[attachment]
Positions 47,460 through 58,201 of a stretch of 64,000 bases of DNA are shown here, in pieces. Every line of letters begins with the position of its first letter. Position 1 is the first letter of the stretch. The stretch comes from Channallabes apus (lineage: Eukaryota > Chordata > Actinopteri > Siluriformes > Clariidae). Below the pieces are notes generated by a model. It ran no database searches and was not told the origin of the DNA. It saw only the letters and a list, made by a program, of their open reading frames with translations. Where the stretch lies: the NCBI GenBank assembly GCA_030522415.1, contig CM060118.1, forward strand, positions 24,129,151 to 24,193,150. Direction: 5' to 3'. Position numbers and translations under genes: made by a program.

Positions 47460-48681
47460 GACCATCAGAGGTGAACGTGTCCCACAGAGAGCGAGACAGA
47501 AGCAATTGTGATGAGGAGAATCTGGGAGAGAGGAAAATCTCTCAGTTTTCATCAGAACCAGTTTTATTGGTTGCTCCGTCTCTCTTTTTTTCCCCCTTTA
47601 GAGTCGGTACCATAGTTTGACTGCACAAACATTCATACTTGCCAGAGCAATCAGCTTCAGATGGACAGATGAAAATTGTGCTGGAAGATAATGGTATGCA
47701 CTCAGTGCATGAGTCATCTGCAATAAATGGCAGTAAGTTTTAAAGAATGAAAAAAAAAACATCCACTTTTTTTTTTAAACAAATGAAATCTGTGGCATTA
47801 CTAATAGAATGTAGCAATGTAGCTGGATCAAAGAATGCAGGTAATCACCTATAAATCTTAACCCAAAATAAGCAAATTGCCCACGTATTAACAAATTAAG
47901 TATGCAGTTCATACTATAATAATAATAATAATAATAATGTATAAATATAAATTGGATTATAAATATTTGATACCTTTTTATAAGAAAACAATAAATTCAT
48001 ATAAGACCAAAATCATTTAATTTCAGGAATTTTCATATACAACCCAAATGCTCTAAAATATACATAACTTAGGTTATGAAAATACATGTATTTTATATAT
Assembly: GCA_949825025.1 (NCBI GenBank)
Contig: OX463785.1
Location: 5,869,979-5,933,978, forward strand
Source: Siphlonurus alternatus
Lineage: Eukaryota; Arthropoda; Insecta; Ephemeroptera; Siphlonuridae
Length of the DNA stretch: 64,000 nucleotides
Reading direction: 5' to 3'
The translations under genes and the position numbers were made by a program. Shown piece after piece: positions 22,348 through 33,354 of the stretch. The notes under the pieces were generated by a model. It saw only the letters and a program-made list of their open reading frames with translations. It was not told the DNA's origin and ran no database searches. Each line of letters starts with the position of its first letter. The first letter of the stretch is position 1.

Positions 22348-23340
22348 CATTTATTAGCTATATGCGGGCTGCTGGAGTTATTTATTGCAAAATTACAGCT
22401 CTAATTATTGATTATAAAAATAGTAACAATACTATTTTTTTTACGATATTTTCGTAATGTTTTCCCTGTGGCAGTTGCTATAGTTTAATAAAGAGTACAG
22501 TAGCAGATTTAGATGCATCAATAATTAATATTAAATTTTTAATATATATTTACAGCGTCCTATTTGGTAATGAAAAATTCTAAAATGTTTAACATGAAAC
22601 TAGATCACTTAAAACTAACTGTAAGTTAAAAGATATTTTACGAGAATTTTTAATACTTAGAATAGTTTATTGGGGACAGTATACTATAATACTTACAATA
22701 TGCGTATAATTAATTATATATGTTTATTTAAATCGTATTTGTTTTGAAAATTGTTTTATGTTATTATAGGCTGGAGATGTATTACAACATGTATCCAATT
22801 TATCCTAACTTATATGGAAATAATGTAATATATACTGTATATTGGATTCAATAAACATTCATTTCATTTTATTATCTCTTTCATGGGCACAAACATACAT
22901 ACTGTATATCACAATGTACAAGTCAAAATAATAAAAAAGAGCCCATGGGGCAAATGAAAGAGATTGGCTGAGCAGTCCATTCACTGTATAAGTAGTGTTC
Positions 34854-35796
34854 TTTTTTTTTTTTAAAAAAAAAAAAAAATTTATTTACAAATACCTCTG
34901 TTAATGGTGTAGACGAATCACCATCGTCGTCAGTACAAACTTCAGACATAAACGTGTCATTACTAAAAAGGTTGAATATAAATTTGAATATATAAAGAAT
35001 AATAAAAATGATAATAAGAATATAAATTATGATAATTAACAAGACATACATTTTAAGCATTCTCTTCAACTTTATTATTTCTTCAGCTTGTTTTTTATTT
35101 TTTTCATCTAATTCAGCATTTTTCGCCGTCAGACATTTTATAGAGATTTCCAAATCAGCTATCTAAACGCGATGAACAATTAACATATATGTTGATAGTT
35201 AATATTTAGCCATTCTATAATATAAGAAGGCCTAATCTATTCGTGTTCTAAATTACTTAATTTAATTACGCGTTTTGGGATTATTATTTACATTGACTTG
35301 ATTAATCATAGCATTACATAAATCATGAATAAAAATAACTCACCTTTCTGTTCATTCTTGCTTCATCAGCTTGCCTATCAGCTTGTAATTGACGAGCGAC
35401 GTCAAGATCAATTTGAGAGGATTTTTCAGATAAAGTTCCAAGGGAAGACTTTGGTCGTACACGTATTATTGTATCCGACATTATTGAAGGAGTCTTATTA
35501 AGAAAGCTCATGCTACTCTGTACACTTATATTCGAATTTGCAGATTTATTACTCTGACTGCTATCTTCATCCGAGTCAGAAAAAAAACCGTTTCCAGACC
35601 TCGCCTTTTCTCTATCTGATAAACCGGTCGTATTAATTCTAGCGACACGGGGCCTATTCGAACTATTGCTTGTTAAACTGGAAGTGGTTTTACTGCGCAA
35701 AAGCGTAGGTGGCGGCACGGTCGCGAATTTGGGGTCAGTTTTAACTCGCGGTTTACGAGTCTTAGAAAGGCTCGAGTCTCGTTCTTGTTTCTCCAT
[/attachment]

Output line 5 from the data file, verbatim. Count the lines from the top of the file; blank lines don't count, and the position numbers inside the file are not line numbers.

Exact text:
47601 GAGTCGGTACCATAGTTTGACTGCACAAACATTCATACTTGCCAGAGCAATCAGCTTCAGATGGACAGATGAAAATTGTGCTGGAAGATAATGGTATGCA